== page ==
It’s a great question. It”€™s a scary question. A little bit of hope — if you look at the numbers breakdown, socialism is favored by 44 percent of these millennials, communism by only 7 percent, and fascism by only 7 percent. And so really, most of these people are liking socialism which I think they’re equating with what’s going on in Sweden and Denmark and places like that. But it still is very troubling.

Within the same poll, the millennials have positive views of Karl Marx and Vladimir Lenin and people like that. And I think that’s simply from ignorance. I can’t believe that these millennials really know the sort of things that went on under these individuals.  Right?

Probably a hundred million people killed because of the actions of the Soviet Union. A hundred million people killed because of the actions directly attributed to Chairman Mao. These are horrible, horrible, regimes, some immediate political violence, but sometimes just famine because of very bad economic planning and futile economic planning.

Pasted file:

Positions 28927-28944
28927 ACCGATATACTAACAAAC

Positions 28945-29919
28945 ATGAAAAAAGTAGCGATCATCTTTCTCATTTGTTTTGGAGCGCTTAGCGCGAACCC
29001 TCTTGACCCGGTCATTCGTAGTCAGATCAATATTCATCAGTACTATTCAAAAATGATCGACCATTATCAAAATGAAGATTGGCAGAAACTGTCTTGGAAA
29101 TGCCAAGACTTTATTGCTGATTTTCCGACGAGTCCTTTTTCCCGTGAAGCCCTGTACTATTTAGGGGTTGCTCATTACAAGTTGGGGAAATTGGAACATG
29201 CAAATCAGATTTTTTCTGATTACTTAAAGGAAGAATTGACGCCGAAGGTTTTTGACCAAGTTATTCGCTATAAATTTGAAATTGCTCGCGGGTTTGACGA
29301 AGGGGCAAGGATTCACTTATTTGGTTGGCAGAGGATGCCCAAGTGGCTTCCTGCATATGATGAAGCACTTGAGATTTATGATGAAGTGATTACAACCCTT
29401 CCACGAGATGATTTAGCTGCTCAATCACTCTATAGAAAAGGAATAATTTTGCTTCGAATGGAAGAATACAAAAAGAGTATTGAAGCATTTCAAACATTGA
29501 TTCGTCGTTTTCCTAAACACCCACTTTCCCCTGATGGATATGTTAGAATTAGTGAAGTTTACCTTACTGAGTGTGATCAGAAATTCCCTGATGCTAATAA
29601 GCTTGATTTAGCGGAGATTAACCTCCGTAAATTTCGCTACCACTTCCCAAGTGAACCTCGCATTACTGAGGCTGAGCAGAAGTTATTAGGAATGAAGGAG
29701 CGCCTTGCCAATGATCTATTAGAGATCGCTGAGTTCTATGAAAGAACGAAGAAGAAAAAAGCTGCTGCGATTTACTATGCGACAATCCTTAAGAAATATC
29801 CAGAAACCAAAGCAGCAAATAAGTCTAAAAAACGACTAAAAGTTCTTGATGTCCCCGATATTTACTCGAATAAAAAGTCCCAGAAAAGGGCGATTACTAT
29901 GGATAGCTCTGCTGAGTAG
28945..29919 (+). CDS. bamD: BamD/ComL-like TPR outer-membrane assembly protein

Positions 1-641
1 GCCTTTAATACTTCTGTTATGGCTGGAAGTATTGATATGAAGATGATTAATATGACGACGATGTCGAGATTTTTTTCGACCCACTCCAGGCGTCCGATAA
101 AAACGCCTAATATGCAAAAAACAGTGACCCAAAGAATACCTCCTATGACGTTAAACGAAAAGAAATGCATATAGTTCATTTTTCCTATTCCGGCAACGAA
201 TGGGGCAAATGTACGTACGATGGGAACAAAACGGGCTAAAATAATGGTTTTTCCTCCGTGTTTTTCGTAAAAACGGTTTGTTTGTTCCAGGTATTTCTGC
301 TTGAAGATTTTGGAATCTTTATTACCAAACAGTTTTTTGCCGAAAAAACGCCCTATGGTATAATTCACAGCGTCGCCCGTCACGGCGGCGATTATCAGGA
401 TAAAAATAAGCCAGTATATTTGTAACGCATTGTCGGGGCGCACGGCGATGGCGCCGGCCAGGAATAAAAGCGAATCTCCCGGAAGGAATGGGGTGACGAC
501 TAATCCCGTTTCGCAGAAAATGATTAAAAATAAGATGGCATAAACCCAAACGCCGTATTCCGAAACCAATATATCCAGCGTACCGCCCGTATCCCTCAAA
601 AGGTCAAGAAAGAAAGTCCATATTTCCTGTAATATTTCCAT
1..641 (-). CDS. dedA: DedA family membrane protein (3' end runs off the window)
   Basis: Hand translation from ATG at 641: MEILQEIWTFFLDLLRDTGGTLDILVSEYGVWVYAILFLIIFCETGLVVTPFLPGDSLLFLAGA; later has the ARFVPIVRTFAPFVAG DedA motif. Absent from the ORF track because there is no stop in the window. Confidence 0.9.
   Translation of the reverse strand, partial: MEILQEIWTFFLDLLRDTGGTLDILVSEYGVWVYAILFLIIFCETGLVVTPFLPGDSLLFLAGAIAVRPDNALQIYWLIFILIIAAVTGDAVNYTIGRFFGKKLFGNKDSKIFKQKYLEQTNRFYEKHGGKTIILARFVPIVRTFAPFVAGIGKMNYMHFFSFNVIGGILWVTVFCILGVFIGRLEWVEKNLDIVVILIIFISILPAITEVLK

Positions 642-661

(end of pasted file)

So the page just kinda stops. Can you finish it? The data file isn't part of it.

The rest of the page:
So I think these millennials are just misled and this is where people like you and I and others have a lot of work to do to educate people about our history and about world history.  Right?  

We have to know about what went on in Europe in the mid 20th century, and during the Cold War in Eastern Europe particularly, if we hope to have a sensible view of how these different social, and how these different economic regimes play out again. Almost no one wants to be a fascist, but there are a lot of people who want to be socialist. Bernie Sanders obviously had a lot of support and so we really need to explore what is meant by socialism, how does it compare to capitalism?

“€œLaissez Faire”€ Capitalism